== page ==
Mark Kostabi on The Road Show
I confess! As yet another example of the placating incestuousness that swamps all credible relationships in the art world, I am writing about “The Road Show,” partly because my work is in it. I also hope that curator Mike Weiss (that unshaven scamp who irritates art snobs, a.k.a. “the Don King of the art world”) does more nice things that help my career because I’m “stepping up” to promote his latest remarkable act of genius.
Not since the 1980s has New York seen a summer group show so festive, powerful, and informative. This disparate group of explosive talents (50 artists total) has been brilliantly arranged with a keen-eyed museum level curatorial perfectionism that leaves the viewer’s mind swimming through a kaleidoscopic smorgasbord of recent New York art. How’s that for hype?
This assignment show (a group show in which the curator asks the artists to create works that reference a chosen theme, in this case, the road) was attended by over 1,000 people on its opening night. And they didn’t even need to serve alcohol! Weiss firmly believes that the art itself should be the draw. And it is, along with the nice personalities of many of the artists in the show.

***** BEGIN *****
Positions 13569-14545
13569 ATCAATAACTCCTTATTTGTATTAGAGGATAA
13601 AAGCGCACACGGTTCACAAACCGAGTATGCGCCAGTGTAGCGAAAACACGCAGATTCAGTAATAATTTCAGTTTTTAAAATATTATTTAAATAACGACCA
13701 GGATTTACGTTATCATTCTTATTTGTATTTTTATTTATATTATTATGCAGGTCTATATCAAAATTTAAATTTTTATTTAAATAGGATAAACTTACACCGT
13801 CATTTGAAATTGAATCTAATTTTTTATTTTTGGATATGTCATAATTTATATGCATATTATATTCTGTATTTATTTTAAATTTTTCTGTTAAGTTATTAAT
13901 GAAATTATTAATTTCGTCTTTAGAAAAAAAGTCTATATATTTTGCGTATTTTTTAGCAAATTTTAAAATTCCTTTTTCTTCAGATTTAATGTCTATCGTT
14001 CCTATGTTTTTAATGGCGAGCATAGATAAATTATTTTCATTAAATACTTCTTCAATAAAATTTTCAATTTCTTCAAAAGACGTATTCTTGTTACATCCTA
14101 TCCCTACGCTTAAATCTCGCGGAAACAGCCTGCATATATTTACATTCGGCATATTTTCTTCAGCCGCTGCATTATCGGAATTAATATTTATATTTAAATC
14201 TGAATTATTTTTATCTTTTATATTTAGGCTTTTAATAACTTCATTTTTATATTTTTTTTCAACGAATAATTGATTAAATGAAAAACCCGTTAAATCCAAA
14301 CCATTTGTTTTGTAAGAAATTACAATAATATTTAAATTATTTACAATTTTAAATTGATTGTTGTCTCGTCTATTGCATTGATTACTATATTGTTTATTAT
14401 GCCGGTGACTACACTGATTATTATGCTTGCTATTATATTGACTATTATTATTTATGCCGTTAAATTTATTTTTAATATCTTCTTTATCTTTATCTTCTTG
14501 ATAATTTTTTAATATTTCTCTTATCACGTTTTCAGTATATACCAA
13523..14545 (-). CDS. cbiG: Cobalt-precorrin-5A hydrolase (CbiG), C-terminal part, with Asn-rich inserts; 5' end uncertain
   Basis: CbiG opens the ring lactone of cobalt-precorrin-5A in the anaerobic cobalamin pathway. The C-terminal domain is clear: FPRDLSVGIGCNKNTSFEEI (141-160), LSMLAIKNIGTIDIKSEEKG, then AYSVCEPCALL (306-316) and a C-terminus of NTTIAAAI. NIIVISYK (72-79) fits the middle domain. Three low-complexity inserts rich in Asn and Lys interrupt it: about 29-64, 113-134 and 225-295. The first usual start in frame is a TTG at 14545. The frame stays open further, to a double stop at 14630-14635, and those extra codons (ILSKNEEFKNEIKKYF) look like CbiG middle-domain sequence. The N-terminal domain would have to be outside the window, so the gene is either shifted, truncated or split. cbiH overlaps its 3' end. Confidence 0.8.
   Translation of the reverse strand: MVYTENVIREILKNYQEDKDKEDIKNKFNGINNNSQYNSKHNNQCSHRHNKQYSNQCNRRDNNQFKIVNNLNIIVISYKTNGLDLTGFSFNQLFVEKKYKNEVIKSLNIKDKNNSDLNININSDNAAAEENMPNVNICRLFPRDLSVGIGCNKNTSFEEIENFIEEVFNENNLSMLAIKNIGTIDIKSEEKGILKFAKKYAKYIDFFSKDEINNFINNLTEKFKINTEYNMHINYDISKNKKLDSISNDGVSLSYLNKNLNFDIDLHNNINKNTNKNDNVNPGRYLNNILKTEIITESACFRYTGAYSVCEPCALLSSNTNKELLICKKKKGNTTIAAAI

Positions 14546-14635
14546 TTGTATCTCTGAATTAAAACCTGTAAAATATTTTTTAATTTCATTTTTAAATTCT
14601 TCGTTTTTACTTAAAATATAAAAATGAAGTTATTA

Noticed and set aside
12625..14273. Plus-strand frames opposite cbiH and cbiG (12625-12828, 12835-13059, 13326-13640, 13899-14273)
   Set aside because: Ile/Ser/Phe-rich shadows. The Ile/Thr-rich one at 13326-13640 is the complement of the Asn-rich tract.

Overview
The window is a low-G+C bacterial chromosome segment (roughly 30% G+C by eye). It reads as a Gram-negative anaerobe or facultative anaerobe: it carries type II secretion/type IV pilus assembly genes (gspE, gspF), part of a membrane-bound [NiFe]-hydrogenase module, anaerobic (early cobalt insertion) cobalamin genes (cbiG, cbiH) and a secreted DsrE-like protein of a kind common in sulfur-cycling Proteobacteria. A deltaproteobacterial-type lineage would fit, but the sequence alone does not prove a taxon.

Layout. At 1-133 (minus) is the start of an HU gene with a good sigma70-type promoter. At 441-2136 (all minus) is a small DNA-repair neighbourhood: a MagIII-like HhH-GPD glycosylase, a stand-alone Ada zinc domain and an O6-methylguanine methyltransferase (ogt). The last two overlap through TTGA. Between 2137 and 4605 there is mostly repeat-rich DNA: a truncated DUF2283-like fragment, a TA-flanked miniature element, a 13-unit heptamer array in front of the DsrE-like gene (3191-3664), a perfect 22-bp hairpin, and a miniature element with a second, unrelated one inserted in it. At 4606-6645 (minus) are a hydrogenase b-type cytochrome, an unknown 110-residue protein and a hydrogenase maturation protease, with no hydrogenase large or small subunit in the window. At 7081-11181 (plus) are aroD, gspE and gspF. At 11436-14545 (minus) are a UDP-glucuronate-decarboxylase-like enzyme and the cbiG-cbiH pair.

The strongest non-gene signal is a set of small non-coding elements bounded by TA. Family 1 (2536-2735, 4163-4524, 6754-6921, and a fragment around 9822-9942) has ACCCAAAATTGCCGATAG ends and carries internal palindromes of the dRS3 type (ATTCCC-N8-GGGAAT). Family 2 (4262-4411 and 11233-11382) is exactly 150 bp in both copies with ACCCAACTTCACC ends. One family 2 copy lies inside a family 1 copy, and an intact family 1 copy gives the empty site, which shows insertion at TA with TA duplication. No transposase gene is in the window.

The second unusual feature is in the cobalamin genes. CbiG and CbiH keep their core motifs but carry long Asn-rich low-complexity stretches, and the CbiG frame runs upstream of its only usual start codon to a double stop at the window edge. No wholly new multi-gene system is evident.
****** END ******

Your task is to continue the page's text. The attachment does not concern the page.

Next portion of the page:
I recommend that you look at that gouache by Tricia Keightley because she was nice to me when I first met her, last summer in New Jersey at a pool party thrown by art collector Steve Shane. On another occasion, while I was having tea with Mike Weiss at the Cyber Café on Lafayette Street, Tricia dropped by and spoke with us for a half hour. Her parting words were, “Thanks for hanging out with me.” There was something really modest and nice about that. I think she’s going to be famous.
Keightley’s work, curiously, reminds me of Dr. Seuss images, filtered through a sophisticated 1990s high-art sensibility. She really knows how to use green. Another nice artist is Brandon Ballengee, who steals the show with a giant sculpture of Godzilla exhaling smoke while eating train cars and trucks and dripping glow-in-the-dark green goop.
Thank you for reading my column. I put as much care into these articles as I do my paintings and music. They are an important ingredient of my work, like my ads in Flash Art.